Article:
• In the Season 5 finale of Cobra Kai, the painting is seen hanging in the living room of billionaire antagonist Terry Silver. By the end of the episode, the painting is stolen by Mike Barnes as compensation for the loss of his furniture store.
  • In episode 2 of the first season of AMC's Interview with the Vampire, the painting is shown hanging on the dining room wall in the Dubai apartment of Louis de Pointe du Lac.

See also[edit]


  1. ^ a b c d e f "Christ in the Storm on the Sea of Galilee 1633". Isabella Stewart Gardner Museum. May 21, 2013.
  2. ^ a b c Robert M. Poole (July 2005). "Ripped from the Walls (and the Headlines)". Smithsonian. Archived from the original on 2013-06-16.
  3. ^ a b c d Goldfarb, Hilliard T. (1995). The Isabella Stewart Gardner Museum: A Companion Guide and History. Yale University Press. p. 97. ISBN 0-300-06341-5.
  4. ^ a b c d e Walsh, John (1985). "Observations on Rembrandt's "Christ in the Storm on the Sea of Galilee"". Notes in the History of Art. 5 (1): 44–52. doi:10.1086/sou.5.1.23202263. ISSN 0737-4453. S2CID 193125751.
  5. ^ Haitsma Mulier, E.O.G. (1994-01-01). "F. Grijzenhout, H. van Veen, De Gouden Eeuw in perspectief. Het beeld van de Nederlandse zeventiende-eeuwse schilderkunst in later tijd; D. Freedberg, J. de Vries, Art in history, history in art. Studies in seventeenth-century Dutch culture". BMGN - Low Countries Historical Review. 109 (1): 82–85. doi:10.18352/bmgn-lchr.3793. ISSN 2211-2898.
  6. ^ Tyler, Christopher (2010-02-04). Rogowitz, Bernice E.; Pappas, Thrasyvoulos N. (eds.). "Darkness and depth in early Renaissance painting". SPIE Proceedings. Human Vision and Electronic Imaging XV. 7527. SPIE: 75270V. Bibcode:2010SPIE.7527E..0VT. doi:10.1117/12.846851. S2CID 6454081.
  7. ^ G. Unverfehrt, Christus und die Jünger im Seesturm at Sammlungen der Georg-August-Universität Göttingen (in German)
  8. ^ "Bible Gateway passage: Matthew 14:22-33 - New International Version". Bible Gateway. Retrieved 2023-04-19.
  9. ^ a b Siegert, Bernhard (2014). "The Chorein of the Pirate: On the Origin of the Dutch Seascape". Grey Room. 57: 6–23. doi:10.1162/grey_a_00158. ISSN 1526-3819. S2CID 57564487.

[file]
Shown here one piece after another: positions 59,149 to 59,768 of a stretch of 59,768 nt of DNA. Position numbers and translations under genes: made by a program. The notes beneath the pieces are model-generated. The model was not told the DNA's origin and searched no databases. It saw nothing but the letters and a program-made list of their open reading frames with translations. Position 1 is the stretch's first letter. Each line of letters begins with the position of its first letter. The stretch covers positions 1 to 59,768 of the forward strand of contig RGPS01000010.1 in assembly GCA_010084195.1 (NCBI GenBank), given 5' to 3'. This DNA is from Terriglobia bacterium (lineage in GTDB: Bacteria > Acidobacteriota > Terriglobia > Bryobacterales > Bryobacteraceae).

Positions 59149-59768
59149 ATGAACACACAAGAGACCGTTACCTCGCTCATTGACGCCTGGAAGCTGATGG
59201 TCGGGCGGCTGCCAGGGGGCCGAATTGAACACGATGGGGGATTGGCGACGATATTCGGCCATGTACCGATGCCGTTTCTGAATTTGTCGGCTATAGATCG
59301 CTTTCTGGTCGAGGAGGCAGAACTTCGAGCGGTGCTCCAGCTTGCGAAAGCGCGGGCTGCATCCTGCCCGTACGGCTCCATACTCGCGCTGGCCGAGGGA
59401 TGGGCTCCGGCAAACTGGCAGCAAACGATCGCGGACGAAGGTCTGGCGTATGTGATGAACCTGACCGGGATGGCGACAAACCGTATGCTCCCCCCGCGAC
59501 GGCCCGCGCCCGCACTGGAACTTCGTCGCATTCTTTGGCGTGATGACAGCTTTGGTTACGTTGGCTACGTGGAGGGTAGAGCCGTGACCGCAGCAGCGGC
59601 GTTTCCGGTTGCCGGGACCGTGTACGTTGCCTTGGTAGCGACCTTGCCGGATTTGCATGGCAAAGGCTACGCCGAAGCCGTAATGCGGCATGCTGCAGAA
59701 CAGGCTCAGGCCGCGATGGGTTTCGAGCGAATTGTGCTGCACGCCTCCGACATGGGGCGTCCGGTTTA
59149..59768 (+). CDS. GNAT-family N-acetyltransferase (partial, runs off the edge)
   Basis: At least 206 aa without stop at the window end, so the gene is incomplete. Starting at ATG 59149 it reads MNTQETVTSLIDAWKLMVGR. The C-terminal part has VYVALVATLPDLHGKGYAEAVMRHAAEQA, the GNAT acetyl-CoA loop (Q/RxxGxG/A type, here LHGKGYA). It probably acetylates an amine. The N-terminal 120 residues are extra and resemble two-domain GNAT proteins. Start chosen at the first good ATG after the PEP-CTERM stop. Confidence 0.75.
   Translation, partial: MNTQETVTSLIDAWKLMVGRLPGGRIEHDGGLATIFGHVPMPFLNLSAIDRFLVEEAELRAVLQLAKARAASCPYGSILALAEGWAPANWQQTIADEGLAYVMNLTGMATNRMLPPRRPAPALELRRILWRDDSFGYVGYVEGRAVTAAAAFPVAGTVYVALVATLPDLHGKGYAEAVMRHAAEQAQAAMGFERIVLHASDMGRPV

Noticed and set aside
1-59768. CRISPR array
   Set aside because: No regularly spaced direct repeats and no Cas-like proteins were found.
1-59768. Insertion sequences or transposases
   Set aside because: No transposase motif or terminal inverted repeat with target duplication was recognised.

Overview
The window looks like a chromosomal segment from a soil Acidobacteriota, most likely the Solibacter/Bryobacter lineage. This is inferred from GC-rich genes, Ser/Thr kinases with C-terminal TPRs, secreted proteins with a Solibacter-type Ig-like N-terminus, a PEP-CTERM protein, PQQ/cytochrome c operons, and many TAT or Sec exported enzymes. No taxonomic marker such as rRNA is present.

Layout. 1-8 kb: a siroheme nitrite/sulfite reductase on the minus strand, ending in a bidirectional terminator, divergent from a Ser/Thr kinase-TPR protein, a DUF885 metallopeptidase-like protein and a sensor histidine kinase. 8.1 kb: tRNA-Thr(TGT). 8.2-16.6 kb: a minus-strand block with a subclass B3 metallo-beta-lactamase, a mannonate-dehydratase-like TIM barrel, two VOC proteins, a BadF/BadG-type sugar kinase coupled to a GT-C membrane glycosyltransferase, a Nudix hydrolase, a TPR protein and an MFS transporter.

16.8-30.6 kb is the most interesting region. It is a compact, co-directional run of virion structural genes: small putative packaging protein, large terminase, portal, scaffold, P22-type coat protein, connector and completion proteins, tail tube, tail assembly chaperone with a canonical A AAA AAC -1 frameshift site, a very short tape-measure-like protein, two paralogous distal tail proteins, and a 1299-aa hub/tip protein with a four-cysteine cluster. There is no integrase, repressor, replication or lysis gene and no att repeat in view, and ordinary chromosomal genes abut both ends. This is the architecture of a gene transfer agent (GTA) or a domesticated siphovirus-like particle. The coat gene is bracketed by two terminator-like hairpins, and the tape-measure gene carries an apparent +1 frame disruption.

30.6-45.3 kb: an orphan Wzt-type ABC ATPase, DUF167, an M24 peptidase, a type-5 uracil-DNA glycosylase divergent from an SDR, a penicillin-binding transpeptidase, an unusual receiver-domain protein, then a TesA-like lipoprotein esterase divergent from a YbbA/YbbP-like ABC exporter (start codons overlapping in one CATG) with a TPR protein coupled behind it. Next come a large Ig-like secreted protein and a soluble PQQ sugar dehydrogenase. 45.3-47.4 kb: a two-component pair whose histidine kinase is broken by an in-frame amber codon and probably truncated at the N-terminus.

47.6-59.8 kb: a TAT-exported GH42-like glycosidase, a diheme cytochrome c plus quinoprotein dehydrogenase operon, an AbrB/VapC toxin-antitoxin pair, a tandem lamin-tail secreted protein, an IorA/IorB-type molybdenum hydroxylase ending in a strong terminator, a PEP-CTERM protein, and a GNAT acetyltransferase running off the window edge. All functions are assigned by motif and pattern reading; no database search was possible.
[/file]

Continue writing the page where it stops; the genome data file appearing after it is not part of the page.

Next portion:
10. ^ a b Domin, Victor (2012). "Rough Seas -- Shipwrecks of the Romantic Era: The Evolution of the Dutch Tradition" – via academia.edu.
  11. ^ Bangs, Jeremy D.; Russell, M. (1985). "Visions of the Sea, Hendrick C. Vroom and the Origins of Dutch Marine Painting". Sixteenth Century Journal. 16 (3): 390. doi:10.2307/2540230. ISSN 0361-0160. JSTOR 2540230.
  12. ^ "Hinlopenstretet's history - The Cruise Handbook for Svalbard". cruise-handbook.npolar.no. Retrieved 2023-05-01.
  13. ^ Rump, Gerhard Charles; Samuels, Ernest (1981). "Bernard Berenson. The Making of a Connoisseur". Leonardo. 14 (1): 77. doi:10.2307/1574516. ISSN 0024-094X. JSTOR 1574516.
  14. ^ Guy Darst; Ulrich Boser (February 20, 2009). "Vanishing Point: As the World's Biggest Unsolved Art Theft Fades From View, a Fresh Look". The Wall Street Journal.
  15. ^ Matt Pearce (March 18, 2013). "FBI says it knows who pulled off unsolved 1990 Boston art heist". Los Angeles Times.
  16. ^ "The Gardner Museum Theft, Reward Offered for Return of Artwork". Federal Bureau of Investigation. March 18, 2013. Retrieved 30 January 2018.
  17. ^ "Who Stole Rembrandt's Painting 'Storm on the Sea of Galilee'?". TheCollector. 2022-03-10. Retrieved 2023-04-01.
  18. ^ "The Storm on the Sea of Galilee painted by Rembrandt - Pop Culture Cross-References and Connections on @POPisms". POPisms.com. Retrieved 2023-04-20.
  19. ^ Peselman, Rina (2019). "Boston Artist Recreates Stolen Art From Isabella Stewart Gardner Museum: Giovanni DeCunto's '13' includes interpretations of masterpieces by Degas, Rembrandt, Manet stolen in infamous 1990 heist". PR Newswire. Newsire, New York. ProQuest 2176714447.

External links[edit]

Media related to Christ in the Storm on the Sea of Galilee (Rembrandt) at Wikimedia Commons